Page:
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Checks and dalliances

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Will the legislative department’s series of hearings ever amount to anything beyond entertainment value?

The general public has, as usual, been captivated by the circus that is Philippine politicking. While frequently under the guise of the administration versus the opposition, if you’ve observed how things are done in the country for long enough, you would understand that there are no real political parties – only political aspirations and interests.

And for decades, the Filipino people have continued to rabidly consume their farce. Never mind that it’s akin to a poorly written, comically bad version of House of Cards – with the populace continuing to suffer as cyclical destabilization forces rehash its machinations in the fickle power struggle between rival businesses and political interests.

Human wrongs

Rookie Senator and former Justice Secretary Leila de Lima is now facing the brunt of the administration’s salvo. After leading a Senate inquiry into the rash of “extrajudicial killings” (EJK) – a direct result of President Rodrigo Duterte’s “war on drugs” – she now finds herself in the midst of an unforgiving onslaught with the President questioning her morality due to her supposed dalliance with her driver, and powerful convicts and imprisoned drug lords accusing her of receiving payouts for allowing the drug trade to flourish inside the walls of the New Bilibid Prison.

Amidst the Ad Hominem attacks, the real issue of EJK has taken a backseat, and the inevitable fostering of the culture of impunity that comes with it continues on its dangerous ascent on a most slippery slope.

Duterte’s vice presidential running mate Sen. Alan Peter Cayetano likened the Philippines’ peace and order situation to Singapore; this while his President has declared the country under a “state of lawlessness.”

In this latest mini-series, the question is which side will come out on top when the last personal attack has been broadcast. The certainty is that the Filipino people have again been robbed of a government that will focus on addressing their many immediate concerns and needs.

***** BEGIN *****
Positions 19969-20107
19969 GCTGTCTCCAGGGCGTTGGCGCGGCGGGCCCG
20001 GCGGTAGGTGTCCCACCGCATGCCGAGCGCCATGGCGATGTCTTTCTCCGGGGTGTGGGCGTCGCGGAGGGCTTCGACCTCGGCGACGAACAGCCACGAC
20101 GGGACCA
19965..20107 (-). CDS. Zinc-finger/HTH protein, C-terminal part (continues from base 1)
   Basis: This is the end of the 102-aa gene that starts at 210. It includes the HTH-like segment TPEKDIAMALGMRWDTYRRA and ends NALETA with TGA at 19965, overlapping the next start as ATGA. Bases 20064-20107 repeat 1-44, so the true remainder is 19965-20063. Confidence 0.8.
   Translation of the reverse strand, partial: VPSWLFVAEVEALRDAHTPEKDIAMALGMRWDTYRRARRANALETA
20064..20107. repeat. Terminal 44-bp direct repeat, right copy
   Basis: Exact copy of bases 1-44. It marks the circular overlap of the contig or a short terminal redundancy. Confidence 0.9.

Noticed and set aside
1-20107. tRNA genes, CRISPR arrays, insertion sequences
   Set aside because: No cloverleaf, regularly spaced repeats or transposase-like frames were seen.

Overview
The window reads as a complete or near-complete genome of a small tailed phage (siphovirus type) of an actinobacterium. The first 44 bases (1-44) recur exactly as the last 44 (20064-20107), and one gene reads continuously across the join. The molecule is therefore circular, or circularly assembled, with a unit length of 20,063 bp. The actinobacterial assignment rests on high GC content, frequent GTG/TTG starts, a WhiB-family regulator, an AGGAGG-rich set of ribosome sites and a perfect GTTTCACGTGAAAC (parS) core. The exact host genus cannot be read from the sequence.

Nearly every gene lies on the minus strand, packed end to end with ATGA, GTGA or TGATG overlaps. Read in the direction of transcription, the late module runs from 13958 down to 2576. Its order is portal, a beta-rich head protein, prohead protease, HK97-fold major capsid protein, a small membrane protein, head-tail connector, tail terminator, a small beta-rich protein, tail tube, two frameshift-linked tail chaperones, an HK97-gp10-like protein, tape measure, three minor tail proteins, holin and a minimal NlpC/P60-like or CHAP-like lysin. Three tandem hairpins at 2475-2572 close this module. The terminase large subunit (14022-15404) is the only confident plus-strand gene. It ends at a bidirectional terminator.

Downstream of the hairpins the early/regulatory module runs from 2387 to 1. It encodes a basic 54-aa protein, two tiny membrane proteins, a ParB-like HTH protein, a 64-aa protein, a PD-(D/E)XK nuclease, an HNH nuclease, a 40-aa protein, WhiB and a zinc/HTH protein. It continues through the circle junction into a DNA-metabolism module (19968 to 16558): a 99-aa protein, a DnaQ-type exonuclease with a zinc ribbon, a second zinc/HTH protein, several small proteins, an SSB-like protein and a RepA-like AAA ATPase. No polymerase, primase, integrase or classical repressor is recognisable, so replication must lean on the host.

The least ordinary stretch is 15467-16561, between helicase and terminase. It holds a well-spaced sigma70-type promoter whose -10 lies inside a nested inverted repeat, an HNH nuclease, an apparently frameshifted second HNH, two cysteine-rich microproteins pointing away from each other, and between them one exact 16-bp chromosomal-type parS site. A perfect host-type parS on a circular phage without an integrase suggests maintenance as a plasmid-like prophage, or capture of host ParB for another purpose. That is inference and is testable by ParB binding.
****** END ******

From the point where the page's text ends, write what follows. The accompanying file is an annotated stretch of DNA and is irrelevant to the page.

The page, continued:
Chaos theory

Veteran journalist Cito Beltran recently came out with a column in the Philippine Star titled “Proxy War.” In it, he points out that vested interest groups have again taken to their trite, albeit effective, modes of destabilization.

He wrote that these groups are behind the scenario creation that feed stories to foreign media with terms like “genocide” and “human rights violations” used as bait to elicit international outrage and commentary.

Non-compliant leaders and governments are brought up and torn down by the same strategies and propaganda that has been used for decades, according to Beltran.

It is a game of thrones – with the similar houses that ousted Ferdinand Marcos’ 20-year reign; convicted Joseph Estrada of plunder barely over two years into his presidency, which led to Gloria Macapagal-Arroyo’s nine-year rule—only to have her predecessor (and former student) lead an attack that resulted in her being detained for years.

Of course, Marcos appears to be headed to the Libingan ng mga Bayani (Heroes’ Cemetery); Estrada is on his second term as the mayor of the Philippine capital; and Arroyo is now free and still warms a seat in the House of Representatives.

It’s a perpetual war of interests – one that frequently results in damage to the country and its economy, which are hardly considered in the long game of destabilizers.

Beltran wrote, “The bad part of this ‘artificial’ or controlled form of terrorism is that it scares off expats, tourists as well as investors. The damage to the country and the economy is far-reaching and longer than the game plan of destabilizers who treat out long-term stability as mere collateral damage in their war. It is in this part where they attack each and every Filipino. ”

 

By TIMOTHY JAY IBAY

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